In all this impressive upwind sailing, the scow boat hits some of the waves pretty hard. The all-too familiar rocking with occasional braking and taking away precious knots occurs. Much less than I had initially expected though. The boat still manages to keep a 6.5 to occasional 7 knots boatspeed which is not so bad for such a small boat indeed! Nevertheless, as we tack our way back to Travemuende harbour, a 40-feet(-ish) X-Yacht clearly can point 5, if not 8 or 10 degrees higher and comes up very fast. The two skippers know each other and so the pass-by is mutually arranged much more dramatic for the camera as one would do.

mini 6.5 sailboat

Surprisingly enough, as we come nearer to the Trave estuary, wind eases again and fast goes down to 5 knots, lucky for us it´s a broad reach to PLAYGIRLS´s berth – remember? We have no engine. I cannot imagine doing this on a regular basis so used to an engine have I become. This is true pure sailing, relying on the wind, sometimes on the current of the river. Al last tack, a last puff and Hendrik takes down the sails.

mini 6.5 sailboat

I offer him my paddles which I still have from GEKKO, but he smiles and thankfully declines: “It works perfect that way, I don´t need it” Pumping the rudders to squeeze out at least a bit of headway, the boat manages to hit the right entrance to the harbor bot we drift away from the bollards, which I tried to grab a hold onto. “No problem”, says Hendrik, pulls off his shoes and jumps to the submerged  breakwater wall of the opposite side of the basin: “I´ve done it a hundred times, it works …”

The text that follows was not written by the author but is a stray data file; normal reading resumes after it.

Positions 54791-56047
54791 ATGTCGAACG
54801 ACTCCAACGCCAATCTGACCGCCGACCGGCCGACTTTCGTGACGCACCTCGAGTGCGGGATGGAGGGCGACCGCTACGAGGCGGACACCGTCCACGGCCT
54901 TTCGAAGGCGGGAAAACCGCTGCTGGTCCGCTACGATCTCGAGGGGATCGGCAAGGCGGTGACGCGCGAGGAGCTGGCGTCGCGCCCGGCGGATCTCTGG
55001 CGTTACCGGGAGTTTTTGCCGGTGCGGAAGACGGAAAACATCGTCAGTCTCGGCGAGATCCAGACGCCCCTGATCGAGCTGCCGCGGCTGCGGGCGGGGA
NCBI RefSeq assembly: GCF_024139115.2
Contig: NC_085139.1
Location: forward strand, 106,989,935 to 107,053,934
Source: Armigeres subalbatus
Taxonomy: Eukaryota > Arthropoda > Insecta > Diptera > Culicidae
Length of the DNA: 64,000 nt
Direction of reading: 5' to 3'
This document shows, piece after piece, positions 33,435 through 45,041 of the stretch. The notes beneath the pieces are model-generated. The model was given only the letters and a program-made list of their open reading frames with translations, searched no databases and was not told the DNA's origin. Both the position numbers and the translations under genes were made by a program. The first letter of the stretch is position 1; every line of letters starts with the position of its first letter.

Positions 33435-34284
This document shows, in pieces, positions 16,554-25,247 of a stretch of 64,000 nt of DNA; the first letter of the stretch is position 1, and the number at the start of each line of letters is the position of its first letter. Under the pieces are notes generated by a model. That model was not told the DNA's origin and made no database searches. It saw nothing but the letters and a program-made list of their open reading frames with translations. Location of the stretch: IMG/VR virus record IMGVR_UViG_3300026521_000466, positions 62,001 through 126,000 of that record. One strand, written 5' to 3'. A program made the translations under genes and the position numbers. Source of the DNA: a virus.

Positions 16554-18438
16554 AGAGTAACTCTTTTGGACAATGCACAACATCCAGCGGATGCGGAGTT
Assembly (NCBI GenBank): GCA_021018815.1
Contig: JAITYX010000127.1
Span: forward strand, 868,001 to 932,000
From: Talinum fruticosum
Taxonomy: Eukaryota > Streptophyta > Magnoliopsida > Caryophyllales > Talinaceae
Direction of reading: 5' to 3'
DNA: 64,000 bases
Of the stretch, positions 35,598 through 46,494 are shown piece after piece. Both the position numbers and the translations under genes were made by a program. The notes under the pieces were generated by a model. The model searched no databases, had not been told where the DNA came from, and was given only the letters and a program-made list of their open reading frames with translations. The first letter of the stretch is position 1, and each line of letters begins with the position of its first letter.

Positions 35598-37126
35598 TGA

Someone´s getting ready for the Mini Transat …

Five minutes later we maneuvered PLAYGIRL back into her berth. It was such an awesome little dash out! As Hendrik is packing the sails and preparing the boat for the night, in a lower voice he admits that a small electric engine “wouldn´t be that bad, to be honest”. But those are expensive. And here´s the Catch 22: As admirably young and reckless as he is, facing the adventures of a solo skipper, as restricted he is budget-wise. Growing older, working our asses off to save some money to buy stuff makes us afford those things, but somehow, on the go, we loose this drive, this fearlessness and joy of tackling the unknown.

mini 6.5 sailboat

We say Goodbye for today and thank Hendrik for this wonderful sailing day with PLAYGIRL. I learned a lot about Mini 650-handling and calm, confident boat control. Watching Hendrik working the sheets, trimming the sails and managing the boat solo made me gain self confidence as I think I had it done in a similar way myself. “Not bad, old boy”, I think. Thanks, Hendrik, always a pleasure! I wish you and PLAYGIRL a wonderful Vegvisir race, fair winds and be safe!

mini 6.5 sailboat

Taking about racing: Henrik´s dream remains the participation in the Mini Transat 2025 and I am sure that this determined young master will make his way to the pontoons of Les Sables. In this, if you seek somebody you can push by a sponsorship or donation – and even if it is “just” a Torqeedo electric engine, this would make a great difference. The same way Hendrik´s bright smile makes me happy, it will certainly be a reward for any person deciding to help him achieve his goal.

You might as well find interesting to read:

Walkthrough of PLAYGIRL freshly delivered from the Vector-yard

Small boat Gennaker retrieval tutorial